Category Archives: Leighton Gage

So Glad That You’re Coming to Brazil*

BrazilThe 2016 Summer Olympics will get underway at the end of this week in Rio de Janeiro. And I hope everyone has a safe, enjoyable visit. Brazil really is a beautiful country with fine people, good food, and a great deal of diversity. And of course, there’s the football. Trust me, it’s lovely. But safe? I’m not so sure. All you need do is look at some of the crime fiction from and about Brazil to know that things there aren’t always as peaceful and beautiful as the advertisements might suggest.

One of the better-known crime fiction series set in Brazil is Luis Alfredo Garcia-Roza’s Inspector Espinosa series. Espinosa is based in Rio de Janeiro, but it’s a big city. So he has different sorts of experiences in different parts of it. In The Silence of the Rain, in which Espinosa is introduced, he investigates the death of Dr. Richard Carvalho. The victim was a very successful business executive who worked for the mining company Planalto Minerações. Then one afternoon, he left his office, went out to his car, and shot himself. Or did he? There’s evidence that he could have committed suicide, but there’s also a good possibility that he was murdered. As Espinosa traces Carvalho’s last days and weeks, it becomes clear that the key to this whole mystery is Carvalho’s secretary/personal assistant, Rose Chaves Benevides. The only problem is, she’s gone missing. So Espinosa has to add finding her to his list – especially after there are two more murders…

Leighton Gage’s Chief Inspector Mario Silva is an officer with the Brazilian Federal Police. In Blood of the Wicked, he and his team investigate when Dom Felipe Antunes, the Bishop of Presidente Vargas, is assassinated. The bishop has made a trip to the remote town of Cascatas do Pontal in connection with the opening of a brand-new Catholic church. But when he leaves the helicopter that’s taken him to the town, he’s murdered. And it turns out that this murder could have real political ramifications. The bishop was very much against liberation theologians – priests and others who were fighting for the rights of poor, landless workers. So when Silva arrives, he finds himself right in the middle of a war between wealthy landowners and peasants. And neither side trusts him very much, because he’s not from the area. Then there are two other murders. Now Silva knows that this case goes deeper than someone who simply wanted to shoot the bishop because of his political stance.

Patricia Melo has written several noir novels that show the sometimes darker sides of life in Brazil. The Body Snatcher, for example, is the story of a former telemarketer who lost his job in São Paulo, and moved to the smaller town of Corumbá, near the Bolivian border. One day, he witnesses a small plane crash, and rushes to see what’s happened. He discovers the pilot, but he’s too late to save the man. While he’s there, though, he takes a backpack and wristwatch from the plane. Later, when he opens up the backpack, he discovers a valuable cache of cocaine. Rather than turn in the cocaine to the police, he keeps it, and arranges with his friend Moacir to try to sell it and pocket the money. That decision turns out to be disastrous when it turns out that the cocaine is the property of some drug dealers who are not happy about their property going missing…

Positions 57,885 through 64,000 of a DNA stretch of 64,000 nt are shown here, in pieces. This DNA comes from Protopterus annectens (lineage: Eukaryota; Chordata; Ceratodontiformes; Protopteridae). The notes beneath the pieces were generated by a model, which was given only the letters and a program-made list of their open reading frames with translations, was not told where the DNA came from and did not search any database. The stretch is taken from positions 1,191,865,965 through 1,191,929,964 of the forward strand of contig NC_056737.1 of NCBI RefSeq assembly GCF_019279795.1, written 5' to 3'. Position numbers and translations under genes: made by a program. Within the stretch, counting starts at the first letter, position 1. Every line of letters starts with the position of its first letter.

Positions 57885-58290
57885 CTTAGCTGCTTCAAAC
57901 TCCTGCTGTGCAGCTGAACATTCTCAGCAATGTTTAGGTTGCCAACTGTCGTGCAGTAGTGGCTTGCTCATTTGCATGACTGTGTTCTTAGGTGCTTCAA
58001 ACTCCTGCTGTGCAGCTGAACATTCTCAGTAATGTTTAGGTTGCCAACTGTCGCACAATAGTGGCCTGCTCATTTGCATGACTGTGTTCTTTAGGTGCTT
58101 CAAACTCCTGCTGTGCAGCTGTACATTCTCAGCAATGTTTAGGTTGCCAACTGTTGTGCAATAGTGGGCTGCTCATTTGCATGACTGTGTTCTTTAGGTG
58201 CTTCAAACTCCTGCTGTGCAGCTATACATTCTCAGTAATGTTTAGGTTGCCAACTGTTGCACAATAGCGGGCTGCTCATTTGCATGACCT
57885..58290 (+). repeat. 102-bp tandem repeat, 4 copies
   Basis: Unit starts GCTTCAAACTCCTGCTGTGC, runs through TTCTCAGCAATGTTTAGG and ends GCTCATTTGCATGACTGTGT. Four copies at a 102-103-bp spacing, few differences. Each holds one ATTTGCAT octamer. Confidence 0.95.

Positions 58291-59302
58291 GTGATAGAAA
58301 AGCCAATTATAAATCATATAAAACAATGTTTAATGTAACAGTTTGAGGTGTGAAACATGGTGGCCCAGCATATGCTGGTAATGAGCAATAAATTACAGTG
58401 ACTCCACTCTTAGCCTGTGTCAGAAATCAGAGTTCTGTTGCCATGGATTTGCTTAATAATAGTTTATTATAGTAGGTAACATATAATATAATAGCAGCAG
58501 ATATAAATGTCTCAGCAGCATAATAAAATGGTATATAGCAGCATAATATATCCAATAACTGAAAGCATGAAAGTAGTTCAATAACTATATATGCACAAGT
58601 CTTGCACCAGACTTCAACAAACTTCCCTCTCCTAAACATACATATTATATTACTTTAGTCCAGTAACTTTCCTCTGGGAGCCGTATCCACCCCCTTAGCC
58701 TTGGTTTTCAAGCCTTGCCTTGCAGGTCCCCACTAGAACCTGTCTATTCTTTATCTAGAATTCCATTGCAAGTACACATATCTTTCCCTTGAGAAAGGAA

In Dan Smith’s The Darkest Heart, we are introduced to Zico, a former contract killer brought up in the dirt and grit of Rio de Janeiro’s favelas. Now he lives in the small, interior town of Piritanga, where he’s trying to turn over a new leaf, as the saying goes. He’s got a legitimate job and is saving so that he and his girlfriend, Daniella, can have a life together. Then he’s asked to do one more hit – a hit that will earn him thousands. And this isn’t just an ordinary hit (if there is such a thing). It’s not a case of a criminal rival or highly-placed business executive. Instead, the victim is to be Sister Dolores Beckett, an American nun who’s moved to Brazil. Her ‘crime’ has been that she’s collaborating with workers’ groups and other activists to improve their lot, restore some of the ecosystem, and so on. In other words, she’s upset some very powerful and wealthy people. Zico doesn’t like this job, But the man who’s hired him has threatened to kill Daniella, as well as the old man Zico does odd jobs for, if he doesn’t do the hit. And there’s considerable money involved. Now Zico has to find a way to stay alive, keep the people he cares about safe, and try to get free of his ‘employer.’

And then there’s Edney Silvestre’s literary thriller Happiness is Easy, which takes place in São Paulo. In this novel, we meet Olavo Bettencourt, whose PR firm has made him a very wealthy and powerful man. That’s even more the case since he’s discovered that political campaigns are just as much advertisement as any other campaign. With so much clout, you’d think that Bettencourt would be what’s often called a ‘kingmaker.’ And that’s what he thinks himself. But the reality is, he is, in his way, just a pawn in a much larger game. And we find out just how vulnerable he is when a criminal gang decides to abduct Olavo’s only son for ransom. The only problem is, they get the wrong child. As the story goes on, readers go ‘behind the scenes’ for a look at the political and financial corruption that goes on in high-stakes elections. And readers follow the fortunes of the people whose lives are affected by the kidnapping of one small boy.